Facebook is currently experiencing something unlike anything it has faced in its 16-year history – an advertising boycott boycott. To curtail the spread of hate speech and misinformation on the platform, brands and companies are pausing their advertising spend indefinitely. While the future is uncertain, the boycott raises an interesting question about Facebook’s authority as it pertains to online advertising.
According to the Pew Research Center, 68% of Americans use Facebook, while 74% of its user base check the platform daily. Moreover, 93% of social media advertisers use Facebook ads. Given its historically low CPMs and high CTRs, Facebook is the ultimate testing ground for any marketer or advertiser. However, in the heat of Facebook’s ad boycott, marketers question how the customer journey map could change if the social media behemoth were no longer an option.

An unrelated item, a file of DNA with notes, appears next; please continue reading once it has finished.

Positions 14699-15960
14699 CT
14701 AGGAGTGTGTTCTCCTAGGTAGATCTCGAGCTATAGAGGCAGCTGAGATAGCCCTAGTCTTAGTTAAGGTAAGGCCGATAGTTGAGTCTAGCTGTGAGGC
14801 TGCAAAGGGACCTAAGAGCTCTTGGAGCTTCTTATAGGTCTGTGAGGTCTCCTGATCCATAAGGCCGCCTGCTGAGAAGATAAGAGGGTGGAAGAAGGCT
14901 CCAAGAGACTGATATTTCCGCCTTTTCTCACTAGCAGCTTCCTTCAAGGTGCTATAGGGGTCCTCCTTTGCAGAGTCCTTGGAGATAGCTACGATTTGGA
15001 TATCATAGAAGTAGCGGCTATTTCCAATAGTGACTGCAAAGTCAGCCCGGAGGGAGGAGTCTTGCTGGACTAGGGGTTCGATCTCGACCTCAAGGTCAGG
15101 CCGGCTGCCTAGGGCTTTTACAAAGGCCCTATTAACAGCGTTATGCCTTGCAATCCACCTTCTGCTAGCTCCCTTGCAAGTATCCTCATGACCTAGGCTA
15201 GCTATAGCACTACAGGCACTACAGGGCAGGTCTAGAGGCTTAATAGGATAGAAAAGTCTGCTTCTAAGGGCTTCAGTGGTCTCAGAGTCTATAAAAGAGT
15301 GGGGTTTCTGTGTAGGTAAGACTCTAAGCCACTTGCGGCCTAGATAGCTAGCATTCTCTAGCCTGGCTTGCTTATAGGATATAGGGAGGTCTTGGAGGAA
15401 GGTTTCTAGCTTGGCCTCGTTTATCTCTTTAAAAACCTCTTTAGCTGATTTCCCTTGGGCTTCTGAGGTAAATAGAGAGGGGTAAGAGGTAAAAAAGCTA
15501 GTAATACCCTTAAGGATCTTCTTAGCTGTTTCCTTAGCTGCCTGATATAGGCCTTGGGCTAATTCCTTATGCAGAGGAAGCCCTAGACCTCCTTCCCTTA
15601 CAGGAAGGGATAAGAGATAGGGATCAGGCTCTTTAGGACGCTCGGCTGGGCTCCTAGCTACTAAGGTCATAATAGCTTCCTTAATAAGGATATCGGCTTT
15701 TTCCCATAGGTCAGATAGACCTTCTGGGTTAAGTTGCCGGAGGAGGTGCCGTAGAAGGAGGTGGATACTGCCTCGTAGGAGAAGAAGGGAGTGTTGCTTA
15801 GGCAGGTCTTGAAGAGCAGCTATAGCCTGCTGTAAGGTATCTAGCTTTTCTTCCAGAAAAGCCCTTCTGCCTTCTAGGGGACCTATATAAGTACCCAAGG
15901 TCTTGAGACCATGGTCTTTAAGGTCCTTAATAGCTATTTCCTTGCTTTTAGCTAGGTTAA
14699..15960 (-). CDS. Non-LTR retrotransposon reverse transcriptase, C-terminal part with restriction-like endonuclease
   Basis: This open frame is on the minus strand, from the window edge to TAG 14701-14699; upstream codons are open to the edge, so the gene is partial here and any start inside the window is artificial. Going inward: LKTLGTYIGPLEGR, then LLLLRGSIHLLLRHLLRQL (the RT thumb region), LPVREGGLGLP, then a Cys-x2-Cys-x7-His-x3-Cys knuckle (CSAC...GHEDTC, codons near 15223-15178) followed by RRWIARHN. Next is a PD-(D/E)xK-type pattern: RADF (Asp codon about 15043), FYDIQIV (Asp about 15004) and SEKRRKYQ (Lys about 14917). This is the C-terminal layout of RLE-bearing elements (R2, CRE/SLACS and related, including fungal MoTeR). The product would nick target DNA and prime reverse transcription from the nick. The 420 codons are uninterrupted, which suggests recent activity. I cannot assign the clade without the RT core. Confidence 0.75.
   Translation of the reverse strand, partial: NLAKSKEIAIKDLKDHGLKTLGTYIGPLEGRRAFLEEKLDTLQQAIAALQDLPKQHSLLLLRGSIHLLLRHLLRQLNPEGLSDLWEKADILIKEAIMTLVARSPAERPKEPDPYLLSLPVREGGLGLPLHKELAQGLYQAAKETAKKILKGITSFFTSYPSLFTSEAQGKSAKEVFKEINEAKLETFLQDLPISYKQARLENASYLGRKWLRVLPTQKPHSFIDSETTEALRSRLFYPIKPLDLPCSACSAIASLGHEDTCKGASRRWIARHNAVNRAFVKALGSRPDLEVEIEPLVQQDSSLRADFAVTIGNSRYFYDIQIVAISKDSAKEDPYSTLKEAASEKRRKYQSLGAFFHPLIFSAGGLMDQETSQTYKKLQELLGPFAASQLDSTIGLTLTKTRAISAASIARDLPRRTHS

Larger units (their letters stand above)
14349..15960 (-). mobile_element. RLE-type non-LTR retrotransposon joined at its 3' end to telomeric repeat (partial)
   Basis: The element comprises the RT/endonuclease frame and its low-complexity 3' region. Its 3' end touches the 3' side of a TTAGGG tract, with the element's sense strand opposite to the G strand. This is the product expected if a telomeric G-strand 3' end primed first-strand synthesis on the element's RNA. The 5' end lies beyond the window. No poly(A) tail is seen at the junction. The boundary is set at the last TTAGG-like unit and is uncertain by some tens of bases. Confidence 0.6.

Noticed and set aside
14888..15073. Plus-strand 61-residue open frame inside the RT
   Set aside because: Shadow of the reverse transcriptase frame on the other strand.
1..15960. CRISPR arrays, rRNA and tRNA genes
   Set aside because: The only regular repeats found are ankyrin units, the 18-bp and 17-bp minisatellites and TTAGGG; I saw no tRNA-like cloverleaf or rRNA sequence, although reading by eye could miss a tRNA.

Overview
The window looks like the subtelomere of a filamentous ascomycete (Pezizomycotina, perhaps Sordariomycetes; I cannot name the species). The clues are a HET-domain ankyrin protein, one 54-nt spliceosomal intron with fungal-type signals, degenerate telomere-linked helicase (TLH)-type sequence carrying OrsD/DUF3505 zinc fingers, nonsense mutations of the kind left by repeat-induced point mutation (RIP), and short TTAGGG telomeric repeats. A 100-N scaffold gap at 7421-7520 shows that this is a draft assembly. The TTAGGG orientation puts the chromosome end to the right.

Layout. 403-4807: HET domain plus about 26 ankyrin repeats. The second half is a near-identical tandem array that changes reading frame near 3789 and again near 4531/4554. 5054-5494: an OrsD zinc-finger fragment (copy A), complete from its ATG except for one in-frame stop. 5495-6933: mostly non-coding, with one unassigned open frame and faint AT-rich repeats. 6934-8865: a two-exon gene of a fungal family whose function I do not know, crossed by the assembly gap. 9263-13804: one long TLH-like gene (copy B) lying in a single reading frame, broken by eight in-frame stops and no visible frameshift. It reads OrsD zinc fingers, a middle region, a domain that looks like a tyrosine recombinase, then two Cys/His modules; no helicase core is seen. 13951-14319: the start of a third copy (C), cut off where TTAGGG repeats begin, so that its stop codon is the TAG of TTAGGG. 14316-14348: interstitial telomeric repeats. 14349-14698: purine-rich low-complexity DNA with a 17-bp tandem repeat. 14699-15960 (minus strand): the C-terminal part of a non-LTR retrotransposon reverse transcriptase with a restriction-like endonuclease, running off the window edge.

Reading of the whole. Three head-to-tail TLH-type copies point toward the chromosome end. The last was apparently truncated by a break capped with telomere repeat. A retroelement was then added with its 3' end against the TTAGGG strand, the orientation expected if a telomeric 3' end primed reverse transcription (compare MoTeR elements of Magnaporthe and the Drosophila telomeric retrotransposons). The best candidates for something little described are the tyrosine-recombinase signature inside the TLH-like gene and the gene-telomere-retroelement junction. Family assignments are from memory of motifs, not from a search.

Interestingly enough, Facebook usage among teens is dropping gradually. While 71% of teens claimed to use the platform in 2015, the number is now as low as 51%. These numbers suggest that for those looking to target Generation Z and even Millennials, static ads and run-of-the-mill copy may not be your best bet.
So what is the best way to engage young consumers?
Video is transforming the marketing sphere. While Facebook and Instagram may receive a bulk of the attention, video-based social platforms are slowly dominating the conversation. Considering that only 0.6% of marketers use Facebook video ads, it’s clear that the most effective video advertising is smaller and more targeted.
Enter Snapchat and TikTok—the two biggest direct-to-audience platforms designed for sharing unique and engaging video content.
To understand how Snapchat and TikTok can help your network diversification and content marketing strategy, we broke down both networks to understand their benefits and trade-offs.